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HIV Transmission Happens at All Stages of Care Cascade

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People living with HIV who are not yet aware they are infected, and those who have been diagnosed but are not yet receiving care and treatment, may account for more than 90% of HIV transmission, according to a Centers for Disease Control and Prevention (CDC) study published in the February 23 edition of JAMA Internal Medicine. Moving people through the care cascade could therefore both benefit individuals with HIV and prevent new infections.

Jacek Skarbinski from the CDC's National Center for HIV/AIDS, Viral Hepatitis, STD, and TB Prevention and colleaguesestimated the rate and number of HIV transmissions attributable to people at each stage of the HIV care continuum.

The researchers devised a mathematical model that combined population data from the National HIV Surveillance System with clinical and behavioral data from the National HIV Behavioral Surveillance System and the Medical Monitoring Project. They used the model to estimate the rate and number of transmissions that occurred at each step of the care cascade. Although the analysis was conducted from January 2013 to June 2014, the findings reflect outcomes for people living with HIV in the U.S. in 2009.

Results  

  • The estimated 1,148,200 total people living with HIV in 2009 were distributed as follows:

o   207,600 (18.1%) living with HIV but undiagnosed;

o   519,414 (45.2%) diagnosed but not in ongoing medical care;

o   47 453 (4.1%) retained in care but not prescribed antiretroviral therapy (ART);

o   82 809 (7.2%) prescribed ART but without viral suppression;

o   290 924 (25.3%) with viral suppression or undetectable viral load.

  • People who had HIV but were not yet diagnosed, and people who were diagnosed but not retained in care, accounted for for 91.5% of the estimated 45,000 cases of HIV transmission in 2009 (30.2% and 61.3%, respectively).People who were diagnosed but not retained in medical care were 19% less likely to transmit HIV than undiagnosed individuals (5.3 vs 6.6 transmissions per 100 person-years).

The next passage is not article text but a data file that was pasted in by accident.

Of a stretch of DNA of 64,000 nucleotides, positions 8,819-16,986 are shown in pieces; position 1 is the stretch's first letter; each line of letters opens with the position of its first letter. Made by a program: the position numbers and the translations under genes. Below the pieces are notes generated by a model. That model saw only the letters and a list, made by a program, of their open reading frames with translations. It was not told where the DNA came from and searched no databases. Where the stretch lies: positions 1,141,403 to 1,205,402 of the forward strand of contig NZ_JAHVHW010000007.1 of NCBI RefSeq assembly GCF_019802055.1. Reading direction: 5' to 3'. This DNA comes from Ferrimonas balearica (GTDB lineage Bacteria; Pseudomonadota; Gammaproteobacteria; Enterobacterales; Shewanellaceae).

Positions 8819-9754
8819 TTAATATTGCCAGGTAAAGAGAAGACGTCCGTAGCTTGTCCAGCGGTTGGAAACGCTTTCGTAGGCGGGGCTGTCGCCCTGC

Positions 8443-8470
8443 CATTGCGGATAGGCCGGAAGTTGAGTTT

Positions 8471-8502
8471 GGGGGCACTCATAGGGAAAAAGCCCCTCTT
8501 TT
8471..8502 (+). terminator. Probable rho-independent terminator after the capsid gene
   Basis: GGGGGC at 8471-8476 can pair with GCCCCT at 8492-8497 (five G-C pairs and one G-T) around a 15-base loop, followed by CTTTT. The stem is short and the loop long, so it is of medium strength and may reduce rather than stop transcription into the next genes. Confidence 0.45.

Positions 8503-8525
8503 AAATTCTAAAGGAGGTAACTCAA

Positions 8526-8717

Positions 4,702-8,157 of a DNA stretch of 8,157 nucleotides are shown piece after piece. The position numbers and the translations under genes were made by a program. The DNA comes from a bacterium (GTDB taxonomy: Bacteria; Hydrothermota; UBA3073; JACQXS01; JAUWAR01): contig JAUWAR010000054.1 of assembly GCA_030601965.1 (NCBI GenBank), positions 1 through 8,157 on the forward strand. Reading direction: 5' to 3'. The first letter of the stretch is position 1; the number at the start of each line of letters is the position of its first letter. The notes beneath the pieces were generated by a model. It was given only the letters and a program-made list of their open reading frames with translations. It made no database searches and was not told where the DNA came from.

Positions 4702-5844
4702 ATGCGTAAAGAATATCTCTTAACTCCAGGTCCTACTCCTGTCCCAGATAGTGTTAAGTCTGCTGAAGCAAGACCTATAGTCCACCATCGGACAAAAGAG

• People who were engaged in ongoing HIV care but not prescribed ART were 52% less likely to transmit the virus than undiagnosed people.
  • People with viral suppression were 94% less likely to transmit HIV than undiagnosed individuals (0.4 vs 6.6 transmissions per 100 person-years).

"Sequential steps along the HIV care continuum were associated with reduced HIV transmission rates," the study authors concluded. "Improvements in HIV diagnosis and retention in care, as well as reductions in sexual and drug use risk behavior, primarily for persons undiagnosed and not receiving antiretroviral therapy, would have a substantial effect on HIV transmission in the United States."

"These estimates of the relative number of transmissions from persons along the HIV care continuum highlight the community-wide prevention benefits of expanding HIV diagnosis and treatment in the U.S.," they elaborated in their discussion. "Improvements are needed at each step of the continuum to reduce HIV transmission."

Not surprisingly, "the study demonstrates that the steps of the cascade that propel HIV transmission in the U.S. are delayed diagnosis and inadequate retention in care," Thomas Giordano from Baylor College of Medicine wrote in an accompanying editorial. "What is surprising is the magnitude of the effect of those steps."

"Just as there is no single approach to improving adherence to antiretroviral therapy, there likely will be no single approach to improving linkage to and retention in HIV care," he continued. "Human behavior and the health care system are too complex."

"By quantifying where HIV transmissions occur at each stage of care, we can identify when and for whom prevention and treatment efforts will have the most impact," stated Jonathan Mermin, director of CDC's National Center for HIV/AIDS, Viral Hepatitis, STD, and TB Prevention, in a CDC press release. "We could prevent the vast majority of new infections tomorrow by improving the health of people living with HIV today."

"Positive or negative, an HIV test opens the door to prevention," said Eugene McCray, director of CDC's Division of HIV/AIDS Prevention. "For someone who is positive, it can be the gateway to care and the signal to take steps to protect partners from infection. For someone who tests negative, it can be a direct link to important prevention services to help them stay HIV-free."

2/24/15

Reference

J Skarbinski, E Rosenberg, G Paz-Bailey, et al.Human Immunodeficiency Virus Transmission at Each Step of the Care Continuum in the United States. JAMA Internal Medicine. February 23, 2015 (Epub ahead of print).

TP Giordano. The HIV Treatment Cascade -- A New Tool in HIV Prevention.JAMA Internal Medicine. February 23, 2015 (Epub ahead of print).

Other Sources

JAMA Network.HIV Transmission at Each Step of the Care Continuum in the United States. Press release. February 23, 2015.

CDC. 9 in 10 New U.S. HIV Infections Come from People Not Receiving HIV Care. Press release. February 23, 2015.